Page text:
4

I've created script, where I encoded string 28 times with base64. Then I wanted to echo count of chars in outputted string.

First I used ${#var} which gave me 34070.

Then I tried on the same string

script.sh | wc -c

which gave me 34071.

#!/bin/bash
var="9M"
for i in {1..28};do
var=$(echo $var | base64)
done
echo ${#var}

What exactly does make those two outputs different?

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2 Answers 2

5

As you can see in this example using the command od showing the bytes, it prints the newline:

$ echo foo | od -c -b
0000000   f   o   o  \n
        146 157 157 012
0000004

So in this case, wc -c as well as wc -m is counting the newline.

Without the newline:

$ echo -n foo | od -c -b
0000000   f   o   o
        146 157 157
0000003

So if you use echo, add the -n option so it doesn't print the newline, or printf:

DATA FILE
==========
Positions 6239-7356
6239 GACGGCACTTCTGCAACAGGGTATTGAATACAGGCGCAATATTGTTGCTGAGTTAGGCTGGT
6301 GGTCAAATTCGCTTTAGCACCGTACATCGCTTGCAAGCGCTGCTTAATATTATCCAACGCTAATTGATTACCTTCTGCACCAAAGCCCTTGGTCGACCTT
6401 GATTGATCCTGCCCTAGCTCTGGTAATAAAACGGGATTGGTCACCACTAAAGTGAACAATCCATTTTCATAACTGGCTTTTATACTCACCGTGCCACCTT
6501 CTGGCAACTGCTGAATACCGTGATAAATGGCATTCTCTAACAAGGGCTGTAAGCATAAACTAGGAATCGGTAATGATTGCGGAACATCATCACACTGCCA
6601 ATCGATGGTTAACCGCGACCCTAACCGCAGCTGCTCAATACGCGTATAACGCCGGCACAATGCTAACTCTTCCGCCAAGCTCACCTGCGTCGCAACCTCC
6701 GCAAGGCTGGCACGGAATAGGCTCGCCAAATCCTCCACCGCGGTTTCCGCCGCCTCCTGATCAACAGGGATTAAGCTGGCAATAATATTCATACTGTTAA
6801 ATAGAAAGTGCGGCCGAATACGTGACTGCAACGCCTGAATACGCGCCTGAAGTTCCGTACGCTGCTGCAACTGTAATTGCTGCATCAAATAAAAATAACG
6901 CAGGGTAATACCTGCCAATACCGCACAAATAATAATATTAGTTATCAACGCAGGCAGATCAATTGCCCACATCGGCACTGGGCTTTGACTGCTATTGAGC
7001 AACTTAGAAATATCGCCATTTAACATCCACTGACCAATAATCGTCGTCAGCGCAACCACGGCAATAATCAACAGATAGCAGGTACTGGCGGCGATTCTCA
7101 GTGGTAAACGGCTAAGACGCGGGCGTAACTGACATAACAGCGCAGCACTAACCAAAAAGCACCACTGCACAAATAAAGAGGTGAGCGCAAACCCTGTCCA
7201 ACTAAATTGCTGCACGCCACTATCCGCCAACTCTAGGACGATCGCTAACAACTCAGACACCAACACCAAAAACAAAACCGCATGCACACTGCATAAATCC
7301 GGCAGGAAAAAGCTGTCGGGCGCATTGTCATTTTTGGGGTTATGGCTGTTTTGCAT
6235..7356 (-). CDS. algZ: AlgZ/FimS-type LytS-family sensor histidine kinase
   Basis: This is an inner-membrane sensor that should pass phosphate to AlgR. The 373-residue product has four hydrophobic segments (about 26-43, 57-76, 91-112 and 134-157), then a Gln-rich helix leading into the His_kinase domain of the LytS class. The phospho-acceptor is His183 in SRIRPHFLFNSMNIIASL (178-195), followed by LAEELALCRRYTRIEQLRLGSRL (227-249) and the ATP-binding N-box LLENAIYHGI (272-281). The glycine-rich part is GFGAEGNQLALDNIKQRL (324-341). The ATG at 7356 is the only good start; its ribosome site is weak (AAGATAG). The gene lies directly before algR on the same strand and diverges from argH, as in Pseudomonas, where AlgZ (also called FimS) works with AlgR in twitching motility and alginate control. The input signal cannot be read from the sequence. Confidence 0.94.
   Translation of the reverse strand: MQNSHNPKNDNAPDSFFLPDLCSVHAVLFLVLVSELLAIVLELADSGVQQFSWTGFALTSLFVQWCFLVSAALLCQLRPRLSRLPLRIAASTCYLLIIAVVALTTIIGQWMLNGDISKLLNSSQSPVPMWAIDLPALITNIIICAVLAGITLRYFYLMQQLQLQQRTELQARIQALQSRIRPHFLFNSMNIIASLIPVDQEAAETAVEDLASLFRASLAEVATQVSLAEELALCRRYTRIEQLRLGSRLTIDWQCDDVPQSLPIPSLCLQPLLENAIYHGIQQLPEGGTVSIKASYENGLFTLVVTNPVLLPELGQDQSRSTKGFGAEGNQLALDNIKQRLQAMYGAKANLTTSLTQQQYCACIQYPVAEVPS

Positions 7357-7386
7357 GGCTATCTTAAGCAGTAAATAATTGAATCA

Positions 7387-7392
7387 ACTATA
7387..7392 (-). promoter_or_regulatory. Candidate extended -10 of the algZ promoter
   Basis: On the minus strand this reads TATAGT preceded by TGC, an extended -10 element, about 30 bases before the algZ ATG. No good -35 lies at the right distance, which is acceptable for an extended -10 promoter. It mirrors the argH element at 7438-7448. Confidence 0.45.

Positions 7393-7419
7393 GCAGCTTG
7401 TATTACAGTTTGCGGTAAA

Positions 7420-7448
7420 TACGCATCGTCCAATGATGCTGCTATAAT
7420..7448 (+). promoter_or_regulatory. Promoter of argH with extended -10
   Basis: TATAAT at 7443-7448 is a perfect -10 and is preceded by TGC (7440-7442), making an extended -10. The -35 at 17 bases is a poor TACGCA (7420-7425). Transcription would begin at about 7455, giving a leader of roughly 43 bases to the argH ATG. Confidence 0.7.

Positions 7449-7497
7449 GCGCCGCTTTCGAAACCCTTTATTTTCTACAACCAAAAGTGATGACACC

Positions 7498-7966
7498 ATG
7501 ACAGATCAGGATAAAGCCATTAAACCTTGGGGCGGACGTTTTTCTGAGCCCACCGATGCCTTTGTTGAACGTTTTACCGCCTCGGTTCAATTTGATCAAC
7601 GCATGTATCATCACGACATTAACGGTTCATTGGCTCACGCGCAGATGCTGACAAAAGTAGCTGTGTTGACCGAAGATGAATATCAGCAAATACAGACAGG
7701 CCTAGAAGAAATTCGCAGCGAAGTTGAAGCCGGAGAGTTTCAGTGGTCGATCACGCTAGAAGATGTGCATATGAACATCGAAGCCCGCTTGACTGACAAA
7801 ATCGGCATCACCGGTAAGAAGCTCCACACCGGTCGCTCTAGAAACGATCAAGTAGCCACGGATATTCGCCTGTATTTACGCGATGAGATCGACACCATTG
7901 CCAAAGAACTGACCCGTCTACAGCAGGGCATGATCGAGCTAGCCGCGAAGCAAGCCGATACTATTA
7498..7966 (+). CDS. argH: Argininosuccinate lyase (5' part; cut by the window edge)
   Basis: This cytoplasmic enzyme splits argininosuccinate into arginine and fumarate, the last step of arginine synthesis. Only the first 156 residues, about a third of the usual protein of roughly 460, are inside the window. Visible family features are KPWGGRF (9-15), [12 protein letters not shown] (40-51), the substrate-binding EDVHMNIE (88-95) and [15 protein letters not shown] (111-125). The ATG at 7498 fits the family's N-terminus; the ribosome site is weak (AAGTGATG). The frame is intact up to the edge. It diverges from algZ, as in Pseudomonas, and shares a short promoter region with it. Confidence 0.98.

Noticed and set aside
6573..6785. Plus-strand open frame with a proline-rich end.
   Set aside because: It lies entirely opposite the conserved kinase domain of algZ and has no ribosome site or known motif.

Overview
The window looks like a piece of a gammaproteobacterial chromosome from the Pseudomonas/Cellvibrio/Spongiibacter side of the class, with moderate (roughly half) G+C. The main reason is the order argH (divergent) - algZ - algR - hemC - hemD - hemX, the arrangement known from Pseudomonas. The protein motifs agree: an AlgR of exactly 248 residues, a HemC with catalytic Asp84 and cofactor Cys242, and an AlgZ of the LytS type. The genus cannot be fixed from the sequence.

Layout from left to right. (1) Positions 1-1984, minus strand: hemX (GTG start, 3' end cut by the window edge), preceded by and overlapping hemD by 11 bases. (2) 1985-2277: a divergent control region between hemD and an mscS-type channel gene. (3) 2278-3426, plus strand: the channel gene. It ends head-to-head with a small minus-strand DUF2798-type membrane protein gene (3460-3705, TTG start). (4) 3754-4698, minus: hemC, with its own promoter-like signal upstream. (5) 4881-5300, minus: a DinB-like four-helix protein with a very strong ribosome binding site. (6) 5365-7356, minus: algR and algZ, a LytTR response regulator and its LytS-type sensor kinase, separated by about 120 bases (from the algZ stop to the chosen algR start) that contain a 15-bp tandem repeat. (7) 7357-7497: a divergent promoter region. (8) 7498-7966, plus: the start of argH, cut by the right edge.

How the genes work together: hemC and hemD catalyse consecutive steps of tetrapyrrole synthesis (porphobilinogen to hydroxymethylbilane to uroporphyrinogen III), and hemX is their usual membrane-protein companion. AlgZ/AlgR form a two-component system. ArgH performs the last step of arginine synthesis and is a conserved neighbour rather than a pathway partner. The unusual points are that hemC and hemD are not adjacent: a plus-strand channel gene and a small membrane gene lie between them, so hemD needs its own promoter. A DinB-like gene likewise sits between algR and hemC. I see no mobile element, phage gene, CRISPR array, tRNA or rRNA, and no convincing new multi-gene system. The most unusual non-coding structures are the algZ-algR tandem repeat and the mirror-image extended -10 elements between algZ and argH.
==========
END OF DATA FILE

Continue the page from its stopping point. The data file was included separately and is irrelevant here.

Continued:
$ printf "%s" foo | od -c -b
0000000   f   o   o
        146 157 157
0000003

0
3

The extra character is the newline. You can see it if you do, for example:

echo $var | hd | tail
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  • 1
    I don't know what hd is (it's not in any package of my distro, at least), but od is part of POSIX and available in GNU's coreutils.
    – JoL
    Mar 17, 2021 at 0:47
  • @JoL you can do then echo $var | od -Ax -t x1z | tail and get an output similar to that of hd. Mar 17, 2021 at 1:16

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